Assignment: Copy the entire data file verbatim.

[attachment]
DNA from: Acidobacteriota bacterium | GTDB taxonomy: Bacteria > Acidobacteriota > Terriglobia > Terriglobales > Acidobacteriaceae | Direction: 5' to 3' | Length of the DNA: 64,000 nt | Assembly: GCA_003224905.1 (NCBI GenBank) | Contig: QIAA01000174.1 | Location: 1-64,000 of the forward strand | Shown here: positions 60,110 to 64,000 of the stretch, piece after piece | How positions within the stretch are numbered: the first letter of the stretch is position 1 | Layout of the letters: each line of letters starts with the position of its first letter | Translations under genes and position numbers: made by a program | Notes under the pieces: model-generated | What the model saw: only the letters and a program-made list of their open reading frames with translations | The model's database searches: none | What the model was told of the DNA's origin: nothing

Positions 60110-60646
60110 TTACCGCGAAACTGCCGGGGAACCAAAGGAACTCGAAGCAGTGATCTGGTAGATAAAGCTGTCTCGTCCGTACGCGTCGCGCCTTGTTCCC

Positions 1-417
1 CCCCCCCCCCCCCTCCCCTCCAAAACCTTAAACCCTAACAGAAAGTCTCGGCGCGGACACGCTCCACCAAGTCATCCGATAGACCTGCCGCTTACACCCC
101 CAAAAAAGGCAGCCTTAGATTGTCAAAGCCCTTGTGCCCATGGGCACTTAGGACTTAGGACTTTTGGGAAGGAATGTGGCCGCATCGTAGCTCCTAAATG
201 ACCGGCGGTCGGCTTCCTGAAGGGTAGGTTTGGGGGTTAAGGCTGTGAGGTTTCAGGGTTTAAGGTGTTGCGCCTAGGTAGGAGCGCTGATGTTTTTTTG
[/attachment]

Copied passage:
DNA from: Acidobacteriota bacterium | GTDB taxonomy: Bacteria > Acidobacteriota > Terriglobia > Terriglobales > Acidobacteriaceae | Direction: 5' to 3' | Length of the DNA: 64,000 nt | Assembly: GCA_003224905.1 (NCBI GenBank) | Contig: QIAA01000174.1 | Location: 1-64,000 of the forward strand | Shown here: positions 60,110 to 64,000 of the stretch, piece after piece | How positions within the stretch are numbered: the first letter of the stretch is position 1 | Layout of the letters: each line of letters starts with the position of its first letter | Translations under genes and position numbers: made by a program | Notes under the pieces: model-generated | What the model saw: only the letters and a program-made list of their open reading frames with translations | The model's database searches: none | What the model was told of the DNA's origin: nothing

Positions 60110-60646
60110 TTACCGCGAAACTGCCGGGGAACCAAAGGAACTCGAAGCAGTGATCTGGTAGATAAAGCTGTCTCGTCCGTACGCGTCGCGCCTTGTTCCC

Positions 1-417
1 CCCCCCCCCCCCCTCCCCTCCAAAACCTTAAACCCTAACAGAAAGTCTCGGCGCGGACACGCTCCACCAAGTCATCCGATAGACCTGCCGCTTACACCCC
101 CAAAAAAGGCAGCCTTAGATTGTCAAAGCCCTTGTGCCCATGGGCACTTAGGACTTAGGACTTTTGGGAAGGAATGTGGCCGCATCGTAGCTCCTAAATG
201 ACCGGCGGTCGGCTTCCTGAAGGGTAGGTTTGGGGGTTAAGGCTGTGAGGTTTCAGGGTTTAAGGTGTTGCGCCTAGGTAGGAGCGCTGATGTTTTTTTG